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Why In-Season Training Matters

Updated: Feb 26, 2021


In-season strength & conditioning is a topic that has garnered more popularity when it comes to the general public over the past several years. The myth about in-season training is that it will make you weak and fatigued for competition...however, that could not be farther from the truth! It should be a given that if you train at the same intensity and frequency as you did in the off-season then, yes, that previous statement would be true. This is the reason why professional and collegiate sports teams have qualified strength & conditioning coaches working with them YEAR ROUND.

This should not be any different for youth athletes (middle school to high school), who in most cases, have been busting their butts with their off-season training for the past 3-6 months. You want to be able to maintain or continue to progress all of the gains that you have been working so hard for to get you ready for the season!

Jacob Ciccone (right) training during his senior season prior to joining the Lafayette College Baseball team

I think back to when I first got into training at the beginning of my freshman year standing at a WHOPPING 5‘nothing and 100 lbs with soaking wet. I trained from September through March, making great progress and I even training during soccer and winter track season! As soon as baseball season started because I went cold turkey as I did not know any better. When I began training at my facility again in Late August that year, I was quickly humbled with the fact I had lost a lot of the progress I built up the previous year.

I had aspirations of playing Division 1 baseball since my middle school days and wound up turning that into reality 3 years later. During that process, I came to the realization that training wasn't just seasonal. My older brother was a 4-year member of the Seton Hall baseball team at the time and saw that they didn't stop training during their season. So if I wanted to be at the level then why should I?

With all of that being said, here are 3 reasons training in-season is a non-negotiable:


At some point during the season, your body may not feel 100% and that is expected. The 2 priorities of off-season training is to #1 minimize risk of injury and #2 improve physical performance. Recovery is a top priority in-season, so that you can stay as fresh as possible which helps you show-case your skills and help your team compete to win on a daily basis. If that is not the case, then all of the time and work spent during the off-season will not make as much of an impact. Recovery is what separates the great from the average.

At TNL, we have various methods & pieces of equipment that we use to aid in the recovery process:

• Foam rollers, lax balls, & stick rollers for self-myofascial release aka self-massaging

Electronic muscle stimulators (EMS & Stim) to improve muscle recovery

Cupping sets - to improve tissue quality

• Mobility circuits - to keep the body fresh and prepare for the week ahead

• Sleep - getting ~8 hours of sleep can do a young athlete wonders.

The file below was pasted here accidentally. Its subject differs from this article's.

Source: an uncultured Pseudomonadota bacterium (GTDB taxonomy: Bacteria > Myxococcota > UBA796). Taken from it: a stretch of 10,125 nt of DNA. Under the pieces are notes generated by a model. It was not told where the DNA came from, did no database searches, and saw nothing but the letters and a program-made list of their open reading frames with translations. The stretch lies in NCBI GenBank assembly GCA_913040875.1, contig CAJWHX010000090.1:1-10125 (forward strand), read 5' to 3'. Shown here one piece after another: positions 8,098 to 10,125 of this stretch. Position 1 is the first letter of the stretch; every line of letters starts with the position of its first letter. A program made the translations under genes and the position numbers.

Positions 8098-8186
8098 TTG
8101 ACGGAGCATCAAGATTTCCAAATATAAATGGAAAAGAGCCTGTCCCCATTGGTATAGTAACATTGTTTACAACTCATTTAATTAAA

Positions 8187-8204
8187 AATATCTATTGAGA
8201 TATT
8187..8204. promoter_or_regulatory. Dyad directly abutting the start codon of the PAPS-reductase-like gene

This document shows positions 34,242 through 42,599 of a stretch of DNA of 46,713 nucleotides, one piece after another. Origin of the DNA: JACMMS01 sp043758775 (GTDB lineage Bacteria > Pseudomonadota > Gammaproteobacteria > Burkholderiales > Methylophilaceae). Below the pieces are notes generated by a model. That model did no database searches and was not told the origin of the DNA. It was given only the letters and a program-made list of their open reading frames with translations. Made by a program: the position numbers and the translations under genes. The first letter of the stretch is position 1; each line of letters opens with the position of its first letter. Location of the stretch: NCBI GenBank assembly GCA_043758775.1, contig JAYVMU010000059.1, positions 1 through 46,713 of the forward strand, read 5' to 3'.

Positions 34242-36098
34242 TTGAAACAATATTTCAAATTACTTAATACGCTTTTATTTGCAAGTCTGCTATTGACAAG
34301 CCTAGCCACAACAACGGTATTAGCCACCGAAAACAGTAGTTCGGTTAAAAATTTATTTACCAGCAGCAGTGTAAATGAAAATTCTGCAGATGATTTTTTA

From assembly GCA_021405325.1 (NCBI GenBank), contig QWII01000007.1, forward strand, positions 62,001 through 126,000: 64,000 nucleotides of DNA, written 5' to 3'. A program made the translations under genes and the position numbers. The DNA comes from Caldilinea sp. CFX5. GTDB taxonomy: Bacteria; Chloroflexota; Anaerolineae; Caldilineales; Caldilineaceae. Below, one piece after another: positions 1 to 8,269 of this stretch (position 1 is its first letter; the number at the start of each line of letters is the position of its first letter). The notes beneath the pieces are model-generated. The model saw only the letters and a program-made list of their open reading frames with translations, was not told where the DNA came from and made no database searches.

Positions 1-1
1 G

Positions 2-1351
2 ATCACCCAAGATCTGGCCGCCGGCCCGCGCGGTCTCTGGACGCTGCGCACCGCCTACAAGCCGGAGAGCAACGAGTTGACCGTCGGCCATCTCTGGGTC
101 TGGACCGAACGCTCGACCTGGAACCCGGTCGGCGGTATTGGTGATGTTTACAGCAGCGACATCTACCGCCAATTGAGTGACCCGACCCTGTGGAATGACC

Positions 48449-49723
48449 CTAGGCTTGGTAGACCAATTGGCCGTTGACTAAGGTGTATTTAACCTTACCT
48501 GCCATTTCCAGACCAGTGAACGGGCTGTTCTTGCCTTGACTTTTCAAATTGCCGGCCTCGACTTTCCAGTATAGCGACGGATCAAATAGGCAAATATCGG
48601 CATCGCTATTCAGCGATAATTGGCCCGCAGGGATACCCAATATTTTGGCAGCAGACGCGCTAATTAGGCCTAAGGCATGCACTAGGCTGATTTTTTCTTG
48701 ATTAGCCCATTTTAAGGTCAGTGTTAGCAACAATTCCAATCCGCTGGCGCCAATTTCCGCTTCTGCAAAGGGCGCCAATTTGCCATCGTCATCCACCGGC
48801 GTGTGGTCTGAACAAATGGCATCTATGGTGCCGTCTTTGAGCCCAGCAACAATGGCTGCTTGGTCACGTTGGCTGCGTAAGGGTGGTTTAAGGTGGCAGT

- It is on record that elite athletes like LeBron James & Tom Brayd sleep 12 & 9 hours, respectively, during their seasons

Nutrition - Food is fuel!

- If you eat right and put quality food choices into your system, you will function better. There's reason why sports cars take premium gas & not regular.


During the season we are looking to CONTINUE increasing strength & power, but in a smart & calculated manner that won't affect on-field performance. We don't necessarily "take our foot off the gas" at TNL during the season. After 3 years of data collection with the TNL athletes, throughout a season we've see 5-10% increases in strength with trap bar deadlifts & reverse lunging, and also 10-20% increases in power with vertical jumping.

It is on record that NFL teams are training all throughout the playoffs, even leading into the Super Bowl at high intensities too. The point of training is not peak when the season begins, but for the 2nd half of the season. We want to avoid any loss of declines in physical performance such as a drop in pitching velocity. There are many cases where pitching velocity will increase during a season when an athlete is training in-season. As they say, “you use it or you lose it,” so eliminate any possibility of losing off-season gains by not staying consistent with training during the season!

TNL OGs: Lance (left) & Liam (right) post-game with Connor (middle)


An in-season training program should be reverse engineered to be benefit the athlete's weekly schedule. That is where we come in as professional coaches or better yet, STRESS MANAGERS. In-season stress management or programming is designed to accommodate a variety of factors: weekly workload, game days, practice schedules, sport demands, etc. Great in-season training combines & emphasizes both RECOVERY & PERFORMANCE, while considering all the aforementioned factors. If you've already spent 6-months training in structured environment, why deviate during the season like HS Freshman Connor did? Whether it is 1, 2, or in some cases 3 days per week, there is an in-season training program to help keep your fresh and strong throughout the season.

Check back in for Part 2: HOW we approach in-season training in our Elite Athlete Development Program

PS - Don’t be like freshman in high school Connor and get negative gains. Train in-season

Happy gains,


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